The Frogs was another low point in the career of Ray Milland, along with The Thing With Two Heads. Pollution was to cheap monster movies of the 70s what atomic radiation was to cheap monster movies of the 50s. In other words it was the catch-all explanation for anything and everything.
In this movie’s case pollution, which Ray Milland’s corporations are heavily guilty of, is to blame for wild animals (NOT just frogs, despite the movie’s title) going berserk and viciously attacking human beings.
Milland plays Jason Crockett, whose palatial southern mansion is the film’s location, where various butt-kissing family members of the old codger have come to jointly celebrate the 4th of July AND the patriarch’s birthday.
Sam Elliott plays freelance photographer Pickett Smith, who is doing a photo feature of the wilderness areas threatened by Crockett’s polluting industries. He’s caught trespassing on Crockett’s own estate but the old man invites him to stay for the festivities anyway, since he finds Elliott’s open insolence a refreshing change from the sycophantic behavior of his brow-beaten family members.
Adam Roarke, a mainstay of B-movies in the 60s and 70s, plays Milland’s spineless, womanizing son Clint Crockett.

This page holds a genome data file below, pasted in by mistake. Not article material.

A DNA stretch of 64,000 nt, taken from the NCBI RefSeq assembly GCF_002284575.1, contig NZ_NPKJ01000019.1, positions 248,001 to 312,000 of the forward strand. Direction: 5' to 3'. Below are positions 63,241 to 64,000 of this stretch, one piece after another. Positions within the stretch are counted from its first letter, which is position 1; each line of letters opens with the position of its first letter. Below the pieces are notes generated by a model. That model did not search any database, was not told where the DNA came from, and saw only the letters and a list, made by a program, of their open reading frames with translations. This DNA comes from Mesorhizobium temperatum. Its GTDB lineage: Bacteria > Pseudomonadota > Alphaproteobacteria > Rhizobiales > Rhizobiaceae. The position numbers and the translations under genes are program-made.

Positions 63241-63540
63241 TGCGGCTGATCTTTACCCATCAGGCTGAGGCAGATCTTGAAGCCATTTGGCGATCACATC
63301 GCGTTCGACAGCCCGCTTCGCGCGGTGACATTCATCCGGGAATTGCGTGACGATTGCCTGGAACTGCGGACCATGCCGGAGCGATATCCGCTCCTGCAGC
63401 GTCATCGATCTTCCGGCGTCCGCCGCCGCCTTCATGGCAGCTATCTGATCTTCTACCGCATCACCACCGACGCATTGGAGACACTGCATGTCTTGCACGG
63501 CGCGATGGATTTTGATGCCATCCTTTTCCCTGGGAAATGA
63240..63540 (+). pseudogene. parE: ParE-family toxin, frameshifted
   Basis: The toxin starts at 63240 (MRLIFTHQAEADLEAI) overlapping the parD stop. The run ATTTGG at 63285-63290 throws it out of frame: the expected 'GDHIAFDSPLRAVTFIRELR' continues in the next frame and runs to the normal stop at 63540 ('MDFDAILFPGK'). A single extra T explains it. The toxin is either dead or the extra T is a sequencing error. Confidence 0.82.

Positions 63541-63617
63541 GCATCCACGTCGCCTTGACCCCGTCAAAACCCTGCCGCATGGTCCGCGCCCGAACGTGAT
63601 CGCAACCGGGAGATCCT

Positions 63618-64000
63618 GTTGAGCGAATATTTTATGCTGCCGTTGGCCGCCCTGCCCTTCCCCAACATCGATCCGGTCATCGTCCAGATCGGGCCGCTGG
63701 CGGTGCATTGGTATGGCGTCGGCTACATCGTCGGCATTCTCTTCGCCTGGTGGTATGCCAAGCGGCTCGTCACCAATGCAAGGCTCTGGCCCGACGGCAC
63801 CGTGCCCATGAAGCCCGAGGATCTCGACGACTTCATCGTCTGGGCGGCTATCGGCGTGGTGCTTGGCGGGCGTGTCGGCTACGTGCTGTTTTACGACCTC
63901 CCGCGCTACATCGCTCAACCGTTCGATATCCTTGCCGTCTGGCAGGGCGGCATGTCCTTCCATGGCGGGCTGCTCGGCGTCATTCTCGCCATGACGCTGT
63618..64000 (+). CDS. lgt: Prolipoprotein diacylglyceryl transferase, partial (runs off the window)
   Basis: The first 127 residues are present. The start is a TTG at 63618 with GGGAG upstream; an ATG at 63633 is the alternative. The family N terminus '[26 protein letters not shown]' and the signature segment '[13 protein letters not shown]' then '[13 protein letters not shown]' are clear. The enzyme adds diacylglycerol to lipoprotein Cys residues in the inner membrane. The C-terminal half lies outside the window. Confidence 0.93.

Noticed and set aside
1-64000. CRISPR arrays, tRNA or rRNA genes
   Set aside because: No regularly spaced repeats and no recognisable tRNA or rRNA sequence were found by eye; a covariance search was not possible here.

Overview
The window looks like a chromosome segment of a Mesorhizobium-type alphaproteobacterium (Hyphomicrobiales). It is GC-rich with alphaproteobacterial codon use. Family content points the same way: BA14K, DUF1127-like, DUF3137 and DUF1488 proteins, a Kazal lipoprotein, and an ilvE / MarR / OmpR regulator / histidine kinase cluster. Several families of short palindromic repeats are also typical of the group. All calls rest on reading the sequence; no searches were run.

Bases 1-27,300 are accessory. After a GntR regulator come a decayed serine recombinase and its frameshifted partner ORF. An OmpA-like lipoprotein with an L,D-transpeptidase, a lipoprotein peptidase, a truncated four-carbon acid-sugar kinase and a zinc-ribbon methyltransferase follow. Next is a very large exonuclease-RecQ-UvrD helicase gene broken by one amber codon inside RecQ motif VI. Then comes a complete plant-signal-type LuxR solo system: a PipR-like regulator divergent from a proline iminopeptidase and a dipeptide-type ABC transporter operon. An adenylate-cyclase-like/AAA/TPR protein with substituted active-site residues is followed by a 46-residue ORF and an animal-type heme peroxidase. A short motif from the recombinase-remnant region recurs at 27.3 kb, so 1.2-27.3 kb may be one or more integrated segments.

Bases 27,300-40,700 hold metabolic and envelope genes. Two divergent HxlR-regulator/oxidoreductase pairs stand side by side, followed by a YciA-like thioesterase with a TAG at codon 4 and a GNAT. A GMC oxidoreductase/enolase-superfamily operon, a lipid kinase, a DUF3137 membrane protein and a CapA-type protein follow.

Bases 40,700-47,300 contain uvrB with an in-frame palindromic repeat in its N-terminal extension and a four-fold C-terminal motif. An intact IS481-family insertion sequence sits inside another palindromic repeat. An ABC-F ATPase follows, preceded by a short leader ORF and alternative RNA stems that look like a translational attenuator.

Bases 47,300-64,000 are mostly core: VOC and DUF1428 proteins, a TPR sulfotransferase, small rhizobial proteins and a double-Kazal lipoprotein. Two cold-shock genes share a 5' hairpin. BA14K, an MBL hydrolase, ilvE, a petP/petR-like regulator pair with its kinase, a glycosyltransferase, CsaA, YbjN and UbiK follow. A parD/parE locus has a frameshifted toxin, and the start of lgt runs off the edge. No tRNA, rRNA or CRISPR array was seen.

Joan Van Ark, later star of television’s Knot’s Landing, portrays Milland’s daughter Karen Crockett, who becomes Sam Elliott’s love interest.
Lesser stars play various ill-treated wives of the Crockett men, black servants of the crusty old coot and Milland’s other son, who tries to shock the old man by bringing his black girlfriend (Judy Pace) to the family get-together.
Frogs plays like a Tennessee Williams play getting invaded by a typical Nature Goes Berserk movie. In between the drinking, scheming, philandering and the hate-filled insults the cast starts to get thinned out through deadly attacks by various animals on Milland’s estate.
Through it all an increasing number of frogs besiege the mansion, their croaking acting like a rallying cry for the rest of the rebellious animal kingdom, or … something. The death scenes are all hilarious as generally harmless animals appear to be killing the cast members in a series of awkwardly put-together scenes.
Unfortunately for the most part Frogs is talky and slow-moving and NO- there is NOT any appearance by a frog large enough to swallow a man whole, despite all the dishonest advertising and movie posters.
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